|Guardian appointed for mother of child in State care|
|The girl, taken into care months before her mother was admitted involuntarily to a psychiatric unit, had been “rejected and neglected” by her mother, who had not spoken to her for a year.|
The mother had made some improvement since being admitted to hospital more than eight weeks ago, but her psychiatrist had said she did not have the capacity to appoint a solicitor.
A solicitor for the Child and Family Agency said it was “frustrating” that the Legal Aid Board “would not be more proactive” in circumstances where the mother could not apply for the certificate.
But a Legal Aid Board solicitor, representing the girl’s father, said the board did not have “a paternalistic function” and couldn’t appoint a solicitor without an application.
Giving evidence, the child’s social worker told the court of therapeutic supports being created for the child. She also said the mother had told her recently she was open to an access visit from her daughter. She intended to organise access “at the child’s pace”, she said.
The teenager’s court-appointed guardian urged caution.
“This is a child who has been rejected and neglected by her mum over an extended period of time,” she said.
She said before the mother was admitted to hospital, she would not speak to her daughter on access visits. The child was now worried about what it would be like if her mother did begin talking to her again.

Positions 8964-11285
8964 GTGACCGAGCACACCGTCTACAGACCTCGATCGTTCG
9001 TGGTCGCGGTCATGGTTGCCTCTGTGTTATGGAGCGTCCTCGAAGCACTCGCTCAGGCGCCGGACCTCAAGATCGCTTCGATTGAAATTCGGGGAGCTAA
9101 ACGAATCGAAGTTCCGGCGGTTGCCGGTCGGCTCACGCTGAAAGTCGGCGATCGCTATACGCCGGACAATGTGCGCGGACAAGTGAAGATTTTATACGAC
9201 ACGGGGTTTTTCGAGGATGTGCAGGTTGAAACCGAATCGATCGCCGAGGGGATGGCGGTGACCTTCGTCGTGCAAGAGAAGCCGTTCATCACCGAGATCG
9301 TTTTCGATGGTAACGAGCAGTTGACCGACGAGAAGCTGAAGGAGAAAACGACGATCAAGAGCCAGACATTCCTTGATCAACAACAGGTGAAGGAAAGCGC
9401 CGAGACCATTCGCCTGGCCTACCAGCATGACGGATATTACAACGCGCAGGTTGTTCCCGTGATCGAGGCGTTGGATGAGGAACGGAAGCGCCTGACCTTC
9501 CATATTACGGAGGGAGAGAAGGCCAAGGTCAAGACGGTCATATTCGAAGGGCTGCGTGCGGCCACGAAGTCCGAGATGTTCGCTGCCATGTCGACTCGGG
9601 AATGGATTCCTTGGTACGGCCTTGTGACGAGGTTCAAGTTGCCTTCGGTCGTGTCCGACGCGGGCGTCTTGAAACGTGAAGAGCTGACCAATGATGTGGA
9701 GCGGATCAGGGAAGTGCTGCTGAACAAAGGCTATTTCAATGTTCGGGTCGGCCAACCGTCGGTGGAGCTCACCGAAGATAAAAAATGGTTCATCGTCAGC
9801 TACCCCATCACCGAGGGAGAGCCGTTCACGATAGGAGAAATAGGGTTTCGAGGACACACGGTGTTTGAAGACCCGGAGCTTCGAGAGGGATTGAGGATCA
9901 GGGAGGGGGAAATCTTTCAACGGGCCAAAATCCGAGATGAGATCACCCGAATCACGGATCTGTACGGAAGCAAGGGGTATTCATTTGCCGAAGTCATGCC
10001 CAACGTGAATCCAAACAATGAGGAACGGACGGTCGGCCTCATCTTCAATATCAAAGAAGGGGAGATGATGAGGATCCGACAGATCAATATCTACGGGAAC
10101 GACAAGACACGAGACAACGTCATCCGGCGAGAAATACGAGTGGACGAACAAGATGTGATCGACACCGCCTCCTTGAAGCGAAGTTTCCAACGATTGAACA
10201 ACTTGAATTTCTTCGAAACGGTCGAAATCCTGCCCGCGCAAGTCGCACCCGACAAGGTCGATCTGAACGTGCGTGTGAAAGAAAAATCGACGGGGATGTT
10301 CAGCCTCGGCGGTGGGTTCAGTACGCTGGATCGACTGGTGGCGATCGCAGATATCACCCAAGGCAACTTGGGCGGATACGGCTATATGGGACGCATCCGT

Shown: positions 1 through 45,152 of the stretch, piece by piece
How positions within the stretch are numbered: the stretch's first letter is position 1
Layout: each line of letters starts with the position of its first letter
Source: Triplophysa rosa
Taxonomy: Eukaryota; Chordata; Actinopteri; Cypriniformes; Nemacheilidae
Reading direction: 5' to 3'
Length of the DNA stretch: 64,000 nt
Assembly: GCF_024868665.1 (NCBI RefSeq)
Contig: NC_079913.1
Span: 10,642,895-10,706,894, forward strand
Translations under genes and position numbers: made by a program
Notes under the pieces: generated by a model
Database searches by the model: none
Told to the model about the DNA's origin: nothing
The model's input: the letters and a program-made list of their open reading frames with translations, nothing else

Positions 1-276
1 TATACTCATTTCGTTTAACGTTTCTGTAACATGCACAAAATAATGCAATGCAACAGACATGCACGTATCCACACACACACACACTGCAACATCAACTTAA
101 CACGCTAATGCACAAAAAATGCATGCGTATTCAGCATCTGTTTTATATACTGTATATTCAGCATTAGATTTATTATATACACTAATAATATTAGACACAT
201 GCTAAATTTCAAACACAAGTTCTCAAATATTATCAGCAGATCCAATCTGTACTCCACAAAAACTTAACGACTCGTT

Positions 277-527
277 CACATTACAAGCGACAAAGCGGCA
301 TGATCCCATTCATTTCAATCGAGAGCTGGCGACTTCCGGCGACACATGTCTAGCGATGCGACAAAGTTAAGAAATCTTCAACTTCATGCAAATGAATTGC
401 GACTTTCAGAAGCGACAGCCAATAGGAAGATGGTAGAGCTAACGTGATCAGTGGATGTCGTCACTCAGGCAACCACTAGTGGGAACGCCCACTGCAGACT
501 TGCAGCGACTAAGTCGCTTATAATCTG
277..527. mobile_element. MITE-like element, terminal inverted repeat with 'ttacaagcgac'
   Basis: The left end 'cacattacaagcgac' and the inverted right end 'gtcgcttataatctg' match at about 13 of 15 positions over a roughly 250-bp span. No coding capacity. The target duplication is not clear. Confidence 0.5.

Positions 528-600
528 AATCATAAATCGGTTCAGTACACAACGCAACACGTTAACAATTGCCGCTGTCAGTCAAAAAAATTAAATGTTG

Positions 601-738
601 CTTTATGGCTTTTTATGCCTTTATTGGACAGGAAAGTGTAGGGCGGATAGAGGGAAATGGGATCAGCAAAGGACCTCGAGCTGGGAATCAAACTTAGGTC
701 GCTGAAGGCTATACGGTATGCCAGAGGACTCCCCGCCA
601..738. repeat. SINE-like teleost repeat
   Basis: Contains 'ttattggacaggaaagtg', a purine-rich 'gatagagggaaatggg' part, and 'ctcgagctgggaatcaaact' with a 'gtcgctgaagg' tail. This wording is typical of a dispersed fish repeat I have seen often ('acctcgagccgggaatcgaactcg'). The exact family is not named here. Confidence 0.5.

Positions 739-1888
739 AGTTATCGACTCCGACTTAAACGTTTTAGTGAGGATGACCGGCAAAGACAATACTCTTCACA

The girl’s father was also represented in court. His solicitor said he was consenting to an interim care order. His “understanding of his paternity” was very recent, she said, and he “has his own wife and family”. He was having access visits with his daughter that were going well, but did not envisage being able to give her a home.
Judge Daly said a court-appointed guardian could “step into the shoes of the mother” and one of her first actions should be to apply for legal aid for the mother.
Extending the interim care order for 28 days, he also asked the agency to “give due weight” to the guardian’s recommendations around access.
In a separate case, the judge extended interim care orders for a group of siblings whose parents lived in homeless accommodation in a hotel.
The young children’s social worker said the couple, who were not in court, “continued to present a chaotic lifestyle”. They “struggled to manage their own lives” and were not capable of looking after their children. The court was told an additional child had been born to the couple just before Christmas and taken into care. The children were introduced to the baby for the first time this week.
Judge Daly also reviewed the case of a teenager who had absconded from care at Christmas. He was told the boy was now back in his rural residential unit and was allowed to stay with a relative in his home area at weekends.
He had also been assigned a Garda case manager. The boy’s court-appointed guardian said the child was now at least “on the radar”. The judge asked that the agency consider a “pedagogical model” of care involving a residential placement with two full-time carers.
He adjourned the review to February.
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